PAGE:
An Immigrant’s story: Review of Mali Under the Night Sky by Youme Landowne

So I’ve just discovered a new favorite Independent Press: Cinco Puntos Press. They generously sent me a few books that they thought might be of interest to folks reading this blog, and I plan to feature them over the next few days.

What most impressed me about them is the love that they seem to put into each project. They aren’t making best-selling vampire novels here: they’re putting together beautiful books about people in this country and abroad who are going through hard times but manage to find hope. It’s brave to tell these stories, and Oh So Necessary.

The first book I’m going to feature is the picture book Mali Under the Night Sky by Youme Landowne.

Summary: Mali Under the Night Sky is the true story of Laotian-American artist Malichansouk Kouanchao, whose family was forced by civil war to flee Laos when she was five. Before the war began, Mali lived an idyllic life in a community where she felt safe and was much loved. She loved to sit in front of her house and ask everyone who passed by, “Where are you going?” She herself went everywhere too—climbing on the flowering trees, catching tiny fish in a rice field, looking for pale bamboo shoots in the dark forest. She loved the time she spent with her family, napping in the hot afternoons, making feasts and coming together on special days to celebrate. But the coming war caused her family to flee to another country and a life that was less than ideal. What did she carry with her? She carried her memories. And they in turn carried her across the world, sharing where she is from and all that she loves with the people she meets.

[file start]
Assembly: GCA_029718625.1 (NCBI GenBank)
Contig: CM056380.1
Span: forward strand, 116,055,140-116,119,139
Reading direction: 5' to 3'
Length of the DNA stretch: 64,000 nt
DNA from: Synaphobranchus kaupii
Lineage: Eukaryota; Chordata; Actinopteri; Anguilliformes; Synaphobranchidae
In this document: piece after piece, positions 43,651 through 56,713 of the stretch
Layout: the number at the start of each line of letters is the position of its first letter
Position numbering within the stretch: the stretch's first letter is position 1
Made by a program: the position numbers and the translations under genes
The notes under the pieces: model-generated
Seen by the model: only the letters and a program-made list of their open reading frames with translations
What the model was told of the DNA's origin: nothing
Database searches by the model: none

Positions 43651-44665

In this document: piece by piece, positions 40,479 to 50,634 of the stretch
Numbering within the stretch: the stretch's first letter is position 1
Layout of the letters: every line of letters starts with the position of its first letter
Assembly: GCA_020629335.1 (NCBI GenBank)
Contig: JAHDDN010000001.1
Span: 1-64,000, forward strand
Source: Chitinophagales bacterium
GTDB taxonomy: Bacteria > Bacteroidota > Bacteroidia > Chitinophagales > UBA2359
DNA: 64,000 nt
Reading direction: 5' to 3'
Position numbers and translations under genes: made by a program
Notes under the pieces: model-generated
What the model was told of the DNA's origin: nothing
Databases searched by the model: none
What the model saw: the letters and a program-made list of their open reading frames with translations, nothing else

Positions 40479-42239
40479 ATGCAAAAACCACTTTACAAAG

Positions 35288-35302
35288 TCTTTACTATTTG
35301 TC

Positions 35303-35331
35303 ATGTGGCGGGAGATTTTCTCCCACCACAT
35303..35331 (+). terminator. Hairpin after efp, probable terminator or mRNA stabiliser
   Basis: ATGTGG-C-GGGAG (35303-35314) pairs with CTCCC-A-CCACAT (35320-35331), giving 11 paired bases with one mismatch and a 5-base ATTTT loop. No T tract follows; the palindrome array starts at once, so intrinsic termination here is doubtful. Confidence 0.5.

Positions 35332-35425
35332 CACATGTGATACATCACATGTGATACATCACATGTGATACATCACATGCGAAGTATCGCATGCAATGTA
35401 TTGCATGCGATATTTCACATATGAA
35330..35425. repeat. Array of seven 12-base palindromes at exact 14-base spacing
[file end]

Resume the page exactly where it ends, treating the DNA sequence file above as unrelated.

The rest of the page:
Review: This wonderfully moving picture book gets to the heart of an issue that I haven’t even begun to explore yet here: immigration. I’ve written about abuse, violence, neglect, depression . . . mostly because those are issues that I have first-hand knowledge of. But there are thousands of children living in our country whose families fled from war or poverty. When these children arrive in our country with their families they have had to leave behind every place they have ever known, many loved ones. They are often living far below the poverty line. They or their parents may not know the language, may be discriminated against and bullied in the communities they find themselves in, may be uprooted from their important cultural traditions, may lack access to medical care, adequate school, housing.

How can these children deal with so much upheaval and loss? According to Mali in the Night Sky, they can remember that they carry their home and the love of those they’ve left behind in their hearts. What a simple but profound message!

This book is honest. It shows the beauty of the homeland, the love of the family. And then it shows the physical loss of all of this when they flee Laos. And it ends with the family in jail. Nothing is sugar coated here–which is one of the most necessary aspects, IMO, of a narrative that has the potential to bring solace and healing. And yet, the story ends with hope (another key ingredient) because it reminds us that what is behind us is still a part of us.

And there’s another aspect of the book that brings hope: because it is a true story about an artist, it suggests that one way to thrive through such hardship is by creating art that will help and inspire others who are struggling. I’ve seen the power of art to transform the pain of a child, and I believe this is a powerful message.

Like the wordless book The Arrival by Shaun Tan, I believe Mali in the Night Sky has the power to bring hope and greater self-knowledge to any child who has had to leave her home to make a new home in another country. I just hope that there is a way to get books such as this one into her hands.

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About pamwatts

Writer, Reader, and Children's advocate
This entry was posted in Reviews and tagged , , , , , , , , . Bookmark the permalink.

One Response to An Immigrant’s story: Review of Mali Under the Night Sky by Youme Landowne

  1. Pingback: Book Give Aways | Strong in the Broken Places

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